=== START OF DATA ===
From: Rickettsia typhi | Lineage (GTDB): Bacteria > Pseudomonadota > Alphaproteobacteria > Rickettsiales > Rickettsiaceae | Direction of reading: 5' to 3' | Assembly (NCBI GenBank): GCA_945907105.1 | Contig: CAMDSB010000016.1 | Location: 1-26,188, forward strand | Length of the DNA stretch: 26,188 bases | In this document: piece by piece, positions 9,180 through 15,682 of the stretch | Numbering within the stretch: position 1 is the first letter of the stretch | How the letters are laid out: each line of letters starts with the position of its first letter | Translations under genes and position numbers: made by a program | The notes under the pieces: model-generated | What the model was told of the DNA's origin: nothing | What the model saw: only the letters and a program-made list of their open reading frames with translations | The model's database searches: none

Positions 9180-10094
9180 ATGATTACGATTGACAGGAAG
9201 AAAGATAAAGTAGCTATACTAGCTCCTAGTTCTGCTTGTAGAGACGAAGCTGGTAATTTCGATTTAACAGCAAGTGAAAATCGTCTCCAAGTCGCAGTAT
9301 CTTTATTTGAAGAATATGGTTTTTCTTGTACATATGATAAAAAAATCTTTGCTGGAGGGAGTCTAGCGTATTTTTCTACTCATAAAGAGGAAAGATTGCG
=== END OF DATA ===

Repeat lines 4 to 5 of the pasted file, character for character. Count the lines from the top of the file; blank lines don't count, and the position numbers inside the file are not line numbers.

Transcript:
9201 AAAGATAAAGTAGCTATACTAGCTCCTAGTTCTGCTTGTAGAGACGAAGCTGGTAATTTCGATTTAACAGCAAGTGAAAATCGTCTCCAAGTCGCAGTAT
9301 CTTTATTTGAAGAATATGGTTTTTCTTGTACATATGATAAAAAAATCTTTGCTGGAGGGAGTCTAGCGTATTTTTCTACTCATAAAGAGGAAAGATTGCG